With his rimless glasses and thoughtful manner, Javier Garza Ramos fits the image of an editor of any major daily in the Spanish-speaking world. His newspaper, El Siglo de Torreon, in Coahuila state, is under siege. On Feb. 5, gunmen kidnapped five employees and held them for several hours in what Garza called a message of intimidation.
Later the same month, assailants fired at a police patrol posted outside the newspaper. They did so again two days later.
While Garzas newspaper largely publishes crime news only on inside pages, he thinks gangsters blame El Siglo for detailing criminal mayhem in such a fashion as to win the attention of authorities in Mexico City. Using a peculiar logic, they blame the media rather than their own actions, he said.
Those who draw attention or who in our lingo heat up the plaza are not the criminals with their gunfights, killings and kidnappings. Rather it is the news media that report on the gunfights and killings, Garza said.
In other areas of Mexico, media outlets struggle with how to cover rampant crime, sometimes practicing self-censorship or choosing words and selecting photographs carefully.
The publisher of Saltillos Vanguardia newspaper, Armando Castilla, said his paper no longer mentions names of criminal groups.
Were not interested in serving as a scoreboard for them, Castilla said.
Nor does the paper print details of the banners that rival crime groups hang, lambasting their rivals. If we publish for one side, the other side will want us to publish theirs, too.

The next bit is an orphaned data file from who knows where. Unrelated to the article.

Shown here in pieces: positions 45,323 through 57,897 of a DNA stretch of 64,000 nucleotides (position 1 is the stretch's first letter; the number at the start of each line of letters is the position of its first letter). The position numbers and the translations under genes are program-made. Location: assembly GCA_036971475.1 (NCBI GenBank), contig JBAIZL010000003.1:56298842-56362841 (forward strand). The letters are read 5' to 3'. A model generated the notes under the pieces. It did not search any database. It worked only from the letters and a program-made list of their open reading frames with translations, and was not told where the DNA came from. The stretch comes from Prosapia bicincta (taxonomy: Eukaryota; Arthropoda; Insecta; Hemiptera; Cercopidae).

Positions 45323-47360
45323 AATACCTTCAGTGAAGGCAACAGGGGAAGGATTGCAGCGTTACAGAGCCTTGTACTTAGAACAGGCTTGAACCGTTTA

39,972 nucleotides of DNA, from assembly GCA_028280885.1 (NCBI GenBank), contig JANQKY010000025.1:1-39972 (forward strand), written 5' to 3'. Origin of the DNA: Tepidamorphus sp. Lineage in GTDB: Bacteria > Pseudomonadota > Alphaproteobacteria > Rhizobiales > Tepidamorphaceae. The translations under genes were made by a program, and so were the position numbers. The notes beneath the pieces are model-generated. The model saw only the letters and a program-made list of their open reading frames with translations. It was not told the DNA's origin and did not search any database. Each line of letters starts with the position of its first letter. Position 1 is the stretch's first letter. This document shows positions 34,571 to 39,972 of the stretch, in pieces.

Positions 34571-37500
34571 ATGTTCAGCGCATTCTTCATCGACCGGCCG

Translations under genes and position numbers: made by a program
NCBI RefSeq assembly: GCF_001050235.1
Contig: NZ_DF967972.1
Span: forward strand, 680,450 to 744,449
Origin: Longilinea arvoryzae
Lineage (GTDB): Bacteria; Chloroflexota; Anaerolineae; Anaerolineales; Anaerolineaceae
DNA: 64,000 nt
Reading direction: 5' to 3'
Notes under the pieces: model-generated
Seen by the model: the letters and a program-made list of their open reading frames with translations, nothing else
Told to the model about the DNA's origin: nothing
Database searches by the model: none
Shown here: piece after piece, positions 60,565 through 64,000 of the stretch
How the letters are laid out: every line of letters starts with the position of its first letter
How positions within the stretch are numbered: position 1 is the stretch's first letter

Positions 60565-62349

If gangsters dont kill journalists, they take them for a terrifying ride.
On Jan. 26, assailants intercepted the director of El Mundo, a newspaper in Cordoba in Veracruz state, shoved him into an SUV, tied him up and harassed him for five hours, threatening his family. After he was let go, he remained incapacitated for three weeks, a nervous wreck.
Most such abductions are kept secret. Fernandez, the El Guardian columnist who was summoned from his newsroom, said his abduction occurred in 2011, but he only worked up the courage to discuss it this year.
Some flee their jobs and their states or leave Mexico altogether.
Thirty journalists have gone into internal exile, said Balbina Flores, Mexico representative for Reporters without Borders, an advocacy group based in Paris. Separately, 15 journalists have left the country, she added, three of them since Mexicos current president, Enrique Pena Nieto, assumed office Dec. 1.
None of Mexicos 31 states suffers from a news blackout quite like Tamaulipas, which shares a border with Texas. Organized crime dominates the states politics and its media.
An editor at a newspaper there said gangsters of the Gulf Cartel, one of many major criminal syndicates in Mexico, have confederates in nearly every newsroom.
The editor, speaking on condition of anonymity for fear of losing his life, said a U.S. journalist once queried why he would avoid writing about the mobsters grip.
He said, Why do you cover up drug trafficking? I said, Look amigo, do you think I dont want to write about where the narco women buy their jewelry? They know where you live, how you move about. If they want to get you, theyll do it in seconds, the editor said.